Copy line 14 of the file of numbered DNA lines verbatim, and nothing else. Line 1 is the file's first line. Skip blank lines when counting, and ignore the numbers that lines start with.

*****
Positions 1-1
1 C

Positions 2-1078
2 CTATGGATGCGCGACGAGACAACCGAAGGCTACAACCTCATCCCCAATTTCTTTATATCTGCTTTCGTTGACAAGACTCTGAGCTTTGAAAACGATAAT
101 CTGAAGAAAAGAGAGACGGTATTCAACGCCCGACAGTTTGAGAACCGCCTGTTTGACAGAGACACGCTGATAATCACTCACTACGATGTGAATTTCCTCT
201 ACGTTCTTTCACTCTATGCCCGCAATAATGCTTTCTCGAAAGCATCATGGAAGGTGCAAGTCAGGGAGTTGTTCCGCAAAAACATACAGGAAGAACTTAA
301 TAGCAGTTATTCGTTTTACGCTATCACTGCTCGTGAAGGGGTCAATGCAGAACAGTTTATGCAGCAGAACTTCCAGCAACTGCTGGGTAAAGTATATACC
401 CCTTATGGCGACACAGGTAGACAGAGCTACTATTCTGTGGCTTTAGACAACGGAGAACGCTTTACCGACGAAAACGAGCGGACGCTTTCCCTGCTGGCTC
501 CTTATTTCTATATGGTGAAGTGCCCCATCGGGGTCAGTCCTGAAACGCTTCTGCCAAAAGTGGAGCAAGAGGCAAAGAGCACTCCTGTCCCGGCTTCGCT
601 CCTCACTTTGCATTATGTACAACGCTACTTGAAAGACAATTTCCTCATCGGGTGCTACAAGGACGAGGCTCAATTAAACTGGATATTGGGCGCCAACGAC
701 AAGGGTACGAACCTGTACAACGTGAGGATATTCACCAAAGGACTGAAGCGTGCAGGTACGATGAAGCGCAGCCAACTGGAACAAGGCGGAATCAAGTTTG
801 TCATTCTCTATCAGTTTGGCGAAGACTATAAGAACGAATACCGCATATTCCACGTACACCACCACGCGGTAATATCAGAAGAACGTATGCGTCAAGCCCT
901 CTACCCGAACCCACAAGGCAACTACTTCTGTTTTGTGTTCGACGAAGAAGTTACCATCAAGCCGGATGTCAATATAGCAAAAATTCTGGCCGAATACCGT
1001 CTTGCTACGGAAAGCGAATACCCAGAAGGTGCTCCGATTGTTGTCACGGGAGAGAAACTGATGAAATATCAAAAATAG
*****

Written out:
1001 CTTGCTACGGAAAGCGAATACCCAGAAGGTGCTCCGATTGTTGTCACGGGAGAGAAACTGATGAAATATCAAAAATAG